quest that an option be granted for ten
front feet.. The price which was of- ‘
sered to the Reed heirs was S2OO more ‘
a front foot than the property would
bring on the market at the present time, ,
according to an attorney for the city.
The property wanted is the ten feet j
which was used in, the one-story office '
formerly occupied by Dr. R. M. King, '
but which is now vacant.
Hotel plans, accepted by the commit- .
tee in charge, called for five shops on
the ground floor in addition, to the six
teen-foot entrance and the part of the
building used by the bank. The lobby
is to be back of the shops, much in the
same manner the Charlotte Hotel U ar
ranged. The dining room and kitchen |
are to be on this floor also, just back i
of the 'lobby. On the second floor, one (
large room, called the lounge, will take (
care of all conventions, dances, meetings, |
etc. There is to be a private dining (
room on this floor also.
i —— *
THREE RAILROAD MEN
KILLED IN ACCIDENT ,
Deaths Followed Rear-end Crash Be- (
tween Two Trains at Manhattan Trans- (
(By the Associated Press)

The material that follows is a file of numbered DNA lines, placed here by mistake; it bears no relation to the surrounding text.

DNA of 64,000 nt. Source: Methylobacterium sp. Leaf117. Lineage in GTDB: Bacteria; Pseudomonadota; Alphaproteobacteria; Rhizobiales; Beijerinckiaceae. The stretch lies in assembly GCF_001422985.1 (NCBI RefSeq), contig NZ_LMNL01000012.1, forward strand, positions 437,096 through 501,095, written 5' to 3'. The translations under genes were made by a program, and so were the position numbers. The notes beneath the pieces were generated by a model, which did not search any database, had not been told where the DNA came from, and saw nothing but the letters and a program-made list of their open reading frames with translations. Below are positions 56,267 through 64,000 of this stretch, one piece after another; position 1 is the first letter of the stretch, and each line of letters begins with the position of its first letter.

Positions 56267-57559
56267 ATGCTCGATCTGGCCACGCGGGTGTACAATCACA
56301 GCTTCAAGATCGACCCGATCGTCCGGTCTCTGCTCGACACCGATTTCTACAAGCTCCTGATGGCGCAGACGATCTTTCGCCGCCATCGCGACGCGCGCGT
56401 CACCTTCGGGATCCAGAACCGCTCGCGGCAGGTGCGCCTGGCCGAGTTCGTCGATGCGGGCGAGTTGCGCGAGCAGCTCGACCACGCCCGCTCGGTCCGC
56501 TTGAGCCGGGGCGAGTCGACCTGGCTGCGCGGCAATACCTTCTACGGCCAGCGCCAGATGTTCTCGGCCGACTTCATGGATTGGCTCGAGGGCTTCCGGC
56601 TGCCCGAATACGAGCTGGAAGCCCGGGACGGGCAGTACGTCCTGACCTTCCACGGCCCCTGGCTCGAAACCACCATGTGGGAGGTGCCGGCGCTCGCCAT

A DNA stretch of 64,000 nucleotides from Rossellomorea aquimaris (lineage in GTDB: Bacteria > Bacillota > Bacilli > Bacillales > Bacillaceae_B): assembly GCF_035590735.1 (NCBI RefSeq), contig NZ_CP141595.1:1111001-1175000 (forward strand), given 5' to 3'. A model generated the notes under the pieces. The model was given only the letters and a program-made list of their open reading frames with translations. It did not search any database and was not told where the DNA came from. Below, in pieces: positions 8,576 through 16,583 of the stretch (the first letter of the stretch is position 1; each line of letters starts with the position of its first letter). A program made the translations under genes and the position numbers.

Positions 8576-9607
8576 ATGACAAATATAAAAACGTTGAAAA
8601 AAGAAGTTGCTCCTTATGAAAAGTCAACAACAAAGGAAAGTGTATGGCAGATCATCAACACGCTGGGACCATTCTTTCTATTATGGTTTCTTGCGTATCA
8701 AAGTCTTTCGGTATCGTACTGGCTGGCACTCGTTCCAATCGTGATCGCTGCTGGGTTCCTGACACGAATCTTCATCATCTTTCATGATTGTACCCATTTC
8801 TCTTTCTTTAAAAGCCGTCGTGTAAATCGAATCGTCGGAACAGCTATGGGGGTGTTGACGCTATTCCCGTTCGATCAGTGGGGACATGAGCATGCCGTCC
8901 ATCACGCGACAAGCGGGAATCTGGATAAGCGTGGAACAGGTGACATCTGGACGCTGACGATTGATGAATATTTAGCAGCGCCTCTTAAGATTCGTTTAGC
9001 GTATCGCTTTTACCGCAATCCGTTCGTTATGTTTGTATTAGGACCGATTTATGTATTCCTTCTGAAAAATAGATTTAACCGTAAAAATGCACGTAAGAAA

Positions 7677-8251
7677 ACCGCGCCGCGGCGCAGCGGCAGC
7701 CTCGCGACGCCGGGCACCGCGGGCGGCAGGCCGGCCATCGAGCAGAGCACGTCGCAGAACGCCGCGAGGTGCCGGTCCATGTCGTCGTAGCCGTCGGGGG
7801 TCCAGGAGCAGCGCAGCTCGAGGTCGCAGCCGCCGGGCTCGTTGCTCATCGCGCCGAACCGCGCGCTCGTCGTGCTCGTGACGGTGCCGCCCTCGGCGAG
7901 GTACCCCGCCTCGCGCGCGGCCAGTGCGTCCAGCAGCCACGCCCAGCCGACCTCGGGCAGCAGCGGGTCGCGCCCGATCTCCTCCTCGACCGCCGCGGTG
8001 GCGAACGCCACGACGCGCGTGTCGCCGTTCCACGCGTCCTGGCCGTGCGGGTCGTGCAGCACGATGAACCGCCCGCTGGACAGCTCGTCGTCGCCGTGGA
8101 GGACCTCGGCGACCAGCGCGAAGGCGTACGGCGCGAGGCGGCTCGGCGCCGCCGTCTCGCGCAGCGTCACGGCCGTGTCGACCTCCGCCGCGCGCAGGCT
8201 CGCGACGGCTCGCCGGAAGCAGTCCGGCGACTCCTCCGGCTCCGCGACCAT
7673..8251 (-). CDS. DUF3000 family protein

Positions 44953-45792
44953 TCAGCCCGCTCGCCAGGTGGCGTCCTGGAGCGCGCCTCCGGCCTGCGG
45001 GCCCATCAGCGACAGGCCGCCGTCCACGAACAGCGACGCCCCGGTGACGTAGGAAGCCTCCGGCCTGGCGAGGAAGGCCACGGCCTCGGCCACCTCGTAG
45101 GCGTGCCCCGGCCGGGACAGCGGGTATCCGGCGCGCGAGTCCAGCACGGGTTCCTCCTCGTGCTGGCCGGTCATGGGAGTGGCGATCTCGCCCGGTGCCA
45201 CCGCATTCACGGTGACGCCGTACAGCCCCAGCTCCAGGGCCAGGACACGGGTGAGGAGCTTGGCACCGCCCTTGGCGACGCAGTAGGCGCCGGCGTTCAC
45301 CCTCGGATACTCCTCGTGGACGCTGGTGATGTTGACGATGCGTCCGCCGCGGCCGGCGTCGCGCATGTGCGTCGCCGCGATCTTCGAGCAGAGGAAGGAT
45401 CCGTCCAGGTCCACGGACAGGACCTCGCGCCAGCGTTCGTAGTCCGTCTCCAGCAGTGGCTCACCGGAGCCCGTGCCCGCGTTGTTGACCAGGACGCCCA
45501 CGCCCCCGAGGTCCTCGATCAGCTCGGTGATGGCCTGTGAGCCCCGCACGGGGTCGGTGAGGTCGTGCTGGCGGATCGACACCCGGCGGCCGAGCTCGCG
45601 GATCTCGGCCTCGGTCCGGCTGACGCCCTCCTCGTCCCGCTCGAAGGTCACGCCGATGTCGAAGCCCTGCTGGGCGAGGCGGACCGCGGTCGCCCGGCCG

Harrison, N. J... Feb. 24. —Three per- j
sons were killed, one is reported missing ,
and more than n score were injured when |
a New York-Philadelphia express train ]
on the Pennsylvania Railroad crashed in- .
to the rear of a New York-Washington j
train at Manhattan transfer today.
Most of the injured were in the dining ,
car of the Philadelphia train, which was ,
hurled from the track and later caught ,
Popular Railroad, Man Dies Suddenly
Spencer, Feb. 23. —Capt. J. B. Nagle,
62, one of the best known passenger j
conductors on the main Tine ,ot the 1
Southern railway, dropped dead today
at Charlottesville, Va., while taking his ,
train to Washington. Hie left Spencer
on No. 30 this morning at 2:30 and was
apparently in fine spirits. The news of
is death was a great shock to his many
friends ip Spencer whey-e he Was
knoWn to number of people, especially
members of train crews on the main
line. Captain Nag'e bad a standing of
41 years on the Southern. He is sur
vived by a wife and two children resid
ing in Washington.
" ■■ "■ i